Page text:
Perhaps we should title this report, “How will farmers help end-users get their grain away from them?”
Corn and soybean prices are not $7 and $13 per bushel anymore. They are not even above what is now an overpriced, slow to come down, cost of production.
On the way up from $3 corn to $4, $5, $6 and higher, farmers were aggressive about forward-pricing because they liked those prices.
Those who subscribed to this report know that we advised not to forward sell when prices were rising in the major bull market.
We forward sold nothing, holding all of each crop storing it into the next marketing year so that we captured more of the bull market from each crop.
Farmers who sold corn for $3 and then $5 as prices rose missed much higher prices by the time they delivered.
We are now in a bear market and farmers may eventually become surprised over how low those prices will go – just as they were initially shocked about $7 corn.
In a bear market you do the opposite of what you should have done during the bull market. You aggressively forward price and you sell early.
The carry gives you forward-pricing opportunities that must be taken advantage of. If you store, it is to capture basis improvement and the carry.
Farmers, by and large, are doing it wrong. They hedged much less than they did when previously in a bull market and stored much more of their crop unpriced and unhedged wishing and hoping for a post-harvest rally.
They are typically behind. Last year we had a post-harvest rally. We advised to sell and not hold into spring, but most farmers stored for lower prices and even missed the summer rally.
The current mantra being touted by market advisors is that “tight farmer holding” will produce a rally. Good luck with that.
Commercials believe that grain/soy prices will decline and they are more than willing to let the farmers hold the devaluing inventory.
They are experts at separating farmers from their grain/soy without paying for it.
The most successful scheme and device that commercials use to separate farmers from their grain ownership is price-later contracts, otherwise called NPE contracts.
Commercials will often begin offering free storage after harvest when farmers can begin moving grain to elevators while the weather is still nice or during the winter while they have time.
They don’t charge them storage and they have a number of months in the contracts when they can price the grain at any time. The producer has given up physical control and title to the grain and the elevator has sold it to the ethanol plant or hog integrator and it has already filled that demand.
It has been crushed or it has been fed and may be ethanol or pork before the farmer ever prices it or is paid for it. The farmer has essentially given use of his grain/soy to the very buyers that he wanted to bid for it.
They don’t have to bid up for it because they already have physical use of it.
The farmer is hoping to ride a market that he has diluted. Farmers think that they are too small to impact the market and the commercials hope that they keep thinking that. This adds up.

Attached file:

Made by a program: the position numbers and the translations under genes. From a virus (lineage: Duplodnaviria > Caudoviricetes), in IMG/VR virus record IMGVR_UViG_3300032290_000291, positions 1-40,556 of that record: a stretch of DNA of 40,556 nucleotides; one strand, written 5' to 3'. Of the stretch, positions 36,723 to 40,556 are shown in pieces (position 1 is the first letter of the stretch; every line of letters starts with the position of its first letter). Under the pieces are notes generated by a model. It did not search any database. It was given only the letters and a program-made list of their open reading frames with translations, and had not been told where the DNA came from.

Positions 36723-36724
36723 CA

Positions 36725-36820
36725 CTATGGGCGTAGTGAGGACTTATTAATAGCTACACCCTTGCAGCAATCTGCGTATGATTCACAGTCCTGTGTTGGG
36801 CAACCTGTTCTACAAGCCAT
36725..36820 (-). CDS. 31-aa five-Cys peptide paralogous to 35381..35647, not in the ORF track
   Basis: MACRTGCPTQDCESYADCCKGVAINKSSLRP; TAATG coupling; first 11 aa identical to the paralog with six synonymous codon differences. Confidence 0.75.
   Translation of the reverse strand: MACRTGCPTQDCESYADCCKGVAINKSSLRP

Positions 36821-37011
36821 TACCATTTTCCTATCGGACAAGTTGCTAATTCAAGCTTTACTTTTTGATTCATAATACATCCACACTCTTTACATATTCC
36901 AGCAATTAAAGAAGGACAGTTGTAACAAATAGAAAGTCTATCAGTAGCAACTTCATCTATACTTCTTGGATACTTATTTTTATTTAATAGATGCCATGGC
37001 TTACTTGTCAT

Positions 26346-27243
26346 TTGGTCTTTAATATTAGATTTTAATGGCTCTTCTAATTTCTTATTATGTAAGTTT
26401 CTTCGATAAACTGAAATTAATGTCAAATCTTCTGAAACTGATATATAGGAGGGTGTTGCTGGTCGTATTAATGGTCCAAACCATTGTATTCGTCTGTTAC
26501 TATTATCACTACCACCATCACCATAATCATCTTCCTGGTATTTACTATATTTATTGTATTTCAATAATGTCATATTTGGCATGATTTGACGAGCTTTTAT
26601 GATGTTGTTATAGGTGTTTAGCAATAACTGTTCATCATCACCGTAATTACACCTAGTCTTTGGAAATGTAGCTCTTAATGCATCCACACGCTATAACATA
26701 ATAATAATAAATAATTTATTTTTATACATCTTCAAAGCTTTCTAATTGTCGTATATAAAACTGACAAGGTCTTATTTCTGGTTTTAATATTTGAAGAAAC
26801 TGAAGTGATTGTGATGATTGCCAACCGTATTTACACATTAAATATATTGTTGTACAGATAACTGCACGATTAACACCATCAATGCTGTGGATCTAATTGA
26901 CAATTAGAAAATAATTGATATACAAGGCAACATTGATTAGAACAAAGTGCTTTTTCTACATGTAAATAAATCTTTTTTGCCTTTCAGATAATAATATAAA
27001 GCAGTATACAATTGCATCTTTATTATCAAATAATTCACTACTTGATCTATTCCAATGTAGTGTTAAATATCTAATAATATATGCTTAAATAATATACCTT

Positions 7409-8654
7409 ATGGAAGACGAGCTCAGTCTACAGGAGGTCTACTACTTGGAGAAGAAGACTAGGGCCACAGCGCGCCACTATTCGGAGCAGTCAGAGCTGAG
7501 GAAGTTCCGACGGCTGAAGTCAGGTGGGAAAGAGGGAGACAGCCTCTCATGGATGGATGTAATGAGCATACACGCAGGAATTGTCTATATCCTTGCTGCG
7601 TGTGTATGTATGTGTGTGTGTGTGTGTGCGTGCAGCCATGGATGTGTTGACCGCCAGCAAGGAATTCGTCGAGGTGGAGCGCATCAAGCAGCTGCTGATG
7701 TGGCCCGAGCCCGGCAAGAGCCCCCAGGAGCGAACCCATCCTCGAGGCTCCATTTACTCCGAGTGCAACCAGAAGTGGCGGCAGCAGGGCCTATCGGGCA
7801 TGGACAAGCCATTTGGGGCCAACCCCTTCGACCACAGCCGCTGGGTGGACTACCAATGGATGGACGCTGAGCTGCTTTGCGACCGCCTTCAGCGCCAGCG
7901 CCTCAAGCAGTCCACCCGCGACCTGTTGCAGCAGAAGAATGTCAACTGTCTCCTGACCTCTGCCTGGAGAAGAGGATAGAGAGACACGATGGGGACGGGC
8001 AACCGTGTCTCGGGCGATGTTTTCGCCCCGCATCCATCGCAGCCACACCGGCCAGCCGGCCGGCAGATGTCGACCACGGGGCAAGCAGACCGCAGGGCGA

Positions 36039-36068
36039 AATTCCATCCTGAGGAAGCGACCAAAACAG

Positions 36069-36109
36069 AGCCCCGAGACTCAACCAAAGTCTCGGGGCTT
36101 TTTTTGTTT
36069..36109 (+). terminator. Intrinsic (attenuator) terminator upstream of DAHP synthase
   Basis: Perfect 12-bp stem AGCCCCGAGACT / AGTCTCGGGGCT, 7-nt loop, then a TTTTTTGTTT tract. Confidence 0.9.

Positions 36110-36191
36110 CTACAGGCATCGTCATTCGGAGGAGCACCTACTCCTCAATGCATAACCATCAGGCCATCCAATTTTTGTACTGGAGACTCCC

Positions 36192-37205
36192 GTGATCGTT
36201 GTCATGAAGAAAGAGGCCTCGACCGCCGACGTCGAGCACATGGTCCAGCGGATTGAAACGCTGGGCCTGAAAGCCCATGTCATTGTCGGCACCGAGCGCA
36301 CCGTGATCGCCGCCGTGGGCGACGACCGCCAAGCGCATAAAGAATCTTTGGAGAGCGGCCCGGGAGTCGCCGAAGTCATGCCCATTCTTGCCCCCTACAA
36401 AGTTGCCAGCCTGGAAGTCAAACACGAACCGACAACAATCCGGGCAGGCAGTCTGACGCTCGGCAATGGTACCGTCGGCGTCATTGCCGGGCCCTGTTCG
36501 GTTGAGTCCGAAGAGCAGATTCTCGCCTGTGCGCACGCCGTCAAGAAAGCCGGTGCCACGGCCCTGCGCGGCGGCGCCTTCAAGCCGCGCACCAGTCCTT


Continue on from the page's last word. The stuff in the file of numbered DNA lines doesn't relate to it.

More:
So how tight is tight farmer holding? Many with grain in the elevator from harvest will opt for NPE contracts because they save a point in drying and shrink over warehouse receipts. My advice has been “either own it or not.” If you are not going for a warehouse receipt then sell and wait for timing to buy call options.
November crop reports again show burdensome supplies, South America is poised for production records and who is going to reduce acres here next season?
We will need bad weather in the U.S. next year to keep carryovers from becoming more burdensome. Isn’t it rather convoluted that we have these burdensome stocks and low prices that because farmers own all this grain minus whatever they let end-users have without pricing that someone could even begin to call that a market plan?
If anything that I have just said makes sense to you and you are on the wrong side of this, we do have a managed bushels program that can help you market bushels. Instead of worrying about pricing this year’s crop that should have been already covered, rallies should be used to forward price next year’s production.
A post-harvest rally is unlikely to get back to levels that farmers will accept despite “tight farmer holding.” They will turn over their crops through NPE contracts so end-users get use of it without having to pay for it and farmers will be worried about pricing this year’s crop instead of next years like they should be doing.
Farmers got ARC payments so have some cash to avoid grain sales. That means they can store longer so the price goes down and the market will have eaten their ARC payment.
Isn’t that pretty much how it will work? If farmers all know this is how it will work out, doesn’t it make sense for them to do something different?
Again, I will repeat downside technical targets of 347 and 318 for corn with 810 and 776 for soybeans.
The bellwether macro markets of the dollar and crude oil are pointing lower for grains/soy and USDA didn’t help.
“Tight farmer holding” is not all that it is being made out to be.
David Kruse is president of CommStock Investments Inc., author and producer of The CommStock Report, an ag commentary and market analysis available daily by radio and by subscription on DTN/FarmDayta and the Internet.
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